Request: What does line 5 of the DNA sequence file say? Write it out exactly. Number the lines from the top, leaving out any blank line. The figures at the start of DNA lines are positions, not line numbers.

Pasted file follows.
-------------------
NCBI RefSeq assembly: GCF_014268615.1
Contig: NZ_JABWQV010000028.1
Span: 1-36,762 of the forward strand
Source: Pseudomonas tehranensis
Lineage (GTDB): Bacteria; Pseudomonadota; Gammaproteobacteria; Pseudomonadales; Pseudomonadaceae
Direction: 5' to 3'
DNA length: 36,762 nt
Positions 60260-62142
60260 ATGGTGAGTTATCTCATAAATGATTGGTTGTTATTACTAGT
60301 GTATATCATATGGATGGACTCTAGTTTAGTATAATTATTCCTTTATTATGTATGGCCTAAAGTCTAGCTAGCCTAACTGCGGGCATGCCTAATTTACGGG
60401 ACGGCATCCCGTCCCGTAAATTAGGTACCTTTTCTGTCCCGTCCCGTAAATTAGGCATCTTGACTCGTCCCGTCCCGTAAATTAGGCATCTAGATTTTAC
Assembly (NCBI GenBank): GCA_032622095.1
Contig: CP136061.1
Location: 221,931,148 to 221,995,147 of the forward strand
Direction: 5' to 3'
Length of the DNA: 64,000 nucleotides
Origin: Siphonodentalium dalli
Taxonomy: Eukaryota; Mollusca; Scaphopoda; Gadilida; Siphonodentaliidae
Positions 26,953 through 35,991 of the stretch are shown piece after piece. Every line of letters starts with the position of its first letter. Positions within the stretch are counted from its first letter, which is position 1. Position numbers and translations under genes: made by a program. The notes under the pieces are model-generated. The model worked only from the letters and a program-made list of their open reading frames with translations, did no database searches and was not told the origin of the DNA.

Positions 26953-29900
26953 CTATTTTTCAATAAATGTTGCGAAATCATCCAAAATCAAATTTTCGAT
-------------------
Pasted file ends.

Lineage (GTDB): Bacteria; Pseudomonadota; Gammaproteobacteria; Pseudomonadales; Pseudomonadaceae